We believe in people that are dynamic, entrepreneurial, talented, self-motivated and dedicated. People who have bright ideas and are motivated to follow their dream.
We believe that young people should also be able to follow their dreams onto the labour market after finishing their studies. However, the economic crisis has hit the young more than any other age group.
Competition for jobs has changed from being local and national, to being global. Young people are not competing with others from their hometown anymore, but with anybody from any town, from anywhere.
Young people are not prepared for a changing job market
The world has moved along with the times. Access to the best study programmes are available to those whose education, only a decade ago, was not really developed.
The biggest change is that jobs in large organisations and the public sector are decreasing. And our education system does not encourage young people to create their own job opportunities.
The main obstacle to youth employment is a lack of preparedness for the unconventional economic environment they find themselves in.
The job market that young people have learned about and knew through their parents doesn't exist anymore. There is no longer a safe formula for the kind of education they should undertake in order to get a job.
The European Single Market creates new opportunities for youth
Europe, however, is creating a real single market, a melting pot. This is a big step towards lowering barriers to self-employment and to businesses being able to implement an idea on a larger scale, in a market of 500 million people.
This size of an open market has not easily been available to small and medium-sized businesses (SMEs). Now Europe is removing barriers and making various development funds available, as for example the COSME Programme, to support the competitiveness of European SMEs.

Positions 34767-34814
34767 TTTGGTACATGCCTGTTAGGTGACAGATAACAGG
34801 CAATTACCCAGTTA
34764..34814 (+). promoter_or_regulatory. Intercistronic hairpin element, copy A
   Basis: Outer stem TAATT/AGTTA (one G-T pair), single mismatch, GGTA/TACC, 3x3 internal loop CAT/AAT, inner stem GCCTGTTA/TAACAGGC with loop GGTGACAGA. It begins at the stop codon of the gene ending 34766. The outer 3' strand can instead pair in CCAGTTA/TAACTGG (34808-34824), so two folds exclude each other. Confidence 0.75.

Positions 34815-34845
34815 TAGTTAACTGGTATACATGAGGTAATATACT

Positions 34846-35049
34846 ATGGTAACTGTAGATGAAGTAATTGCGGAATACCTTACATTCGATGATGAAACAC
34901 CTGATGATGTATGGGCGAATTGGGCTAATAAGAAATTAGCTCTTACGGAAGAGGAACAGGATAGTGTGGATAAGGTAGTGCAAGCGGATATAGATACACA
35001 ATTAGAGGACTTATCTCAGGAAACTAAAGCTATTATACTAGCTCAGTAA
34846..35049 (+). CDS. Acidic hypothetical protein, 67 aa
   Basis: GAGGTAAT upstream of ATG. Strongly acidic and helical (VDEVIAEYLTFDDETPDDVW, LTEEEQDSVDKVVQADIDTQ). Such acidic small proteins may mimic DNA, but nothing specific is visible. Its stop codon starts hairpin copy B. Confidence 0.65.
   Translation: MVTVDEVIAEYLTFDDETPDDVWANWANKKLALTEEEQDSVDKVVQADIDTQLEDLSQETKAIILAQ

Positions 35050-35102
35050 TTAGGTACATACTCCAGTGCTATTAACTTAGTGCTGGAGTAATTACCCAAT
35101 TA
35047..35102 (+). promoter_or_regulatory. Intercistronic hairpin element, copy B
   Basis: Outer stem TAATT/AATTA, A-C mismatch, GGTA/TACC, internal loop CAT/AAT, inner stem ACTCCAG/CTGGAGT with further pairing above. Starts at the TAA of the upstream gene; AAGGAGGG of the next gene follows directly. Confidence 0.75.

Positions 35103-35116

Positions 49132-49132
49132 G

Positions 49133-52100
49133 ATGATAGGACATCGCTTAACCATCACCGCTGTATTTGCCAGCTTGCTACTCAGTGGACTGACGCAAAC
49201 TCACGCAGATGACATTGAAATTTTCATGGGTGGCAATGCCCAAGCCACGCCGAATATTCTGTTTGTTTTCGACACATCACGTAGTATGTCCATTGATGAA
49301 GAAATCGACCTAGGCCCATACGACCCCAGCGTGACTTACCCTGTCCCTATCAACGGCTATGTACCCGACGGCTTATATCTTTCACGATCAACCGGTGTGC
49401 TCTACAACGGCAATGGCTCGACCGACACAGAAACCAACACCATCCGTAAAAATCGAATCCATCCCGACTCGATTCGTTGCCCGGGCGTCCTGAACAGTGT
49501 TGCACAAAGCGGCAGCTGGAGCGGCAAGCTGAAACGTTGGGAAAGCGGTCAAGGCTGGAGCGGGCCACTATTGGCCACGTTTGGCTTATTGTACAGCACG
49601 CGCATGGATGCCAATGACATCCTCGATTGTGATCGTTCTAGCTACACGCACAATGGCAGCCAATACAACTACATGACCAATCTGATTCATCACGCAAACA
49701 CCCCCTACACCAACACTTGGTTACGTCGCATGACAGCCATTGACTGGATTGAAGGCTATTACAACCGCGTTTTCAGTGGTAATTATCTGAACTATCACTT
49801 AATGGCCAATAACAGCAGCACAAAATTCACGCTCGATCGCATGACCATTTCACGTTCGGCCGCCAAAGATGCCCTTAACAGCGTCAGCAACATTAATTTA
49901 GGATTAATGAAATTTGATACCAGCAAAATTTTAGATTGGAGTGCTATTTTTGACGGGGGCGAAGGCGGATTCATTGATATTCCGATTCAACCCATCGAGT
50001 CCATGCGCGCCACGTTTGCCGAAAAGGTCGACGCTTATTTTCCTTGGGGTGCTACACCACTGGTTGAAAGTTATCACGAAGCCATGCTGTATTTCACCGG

Europe has also contributed to the international exchange of students; with the new Erasmus+ umbrella programme, 5 million young people will be able to take advantage of this.
A further 8 billion Euro fund will be made available to stimulate employment, self-employment and entrepreneurship specifically for young people, as part of the Youth Guarantee adopted by EU Member States.
There are also various incentives for young people and entrepreneurs available in the new Common Agricultural Policy.
Modern education should encourage self-employment in growing industries
Youth unemployment will not solve itself right away. We have to build a compelling vision for European youth based on new industries, markets and entrepreneurship.
We need to modernise education by using open systems, integrating non-formal education and various skill-building platforms, thus encouraging creative confidence.
We need to shine a light on and make investments in opportunities that could generate self-employment and grow into businesses. These are the opportunities that are growing from market demand in healthy food, wellbeing, sustainability and technology development with low-cost deployment.
We need to raise awareness among young people to allow them to see what they have so far been unable to.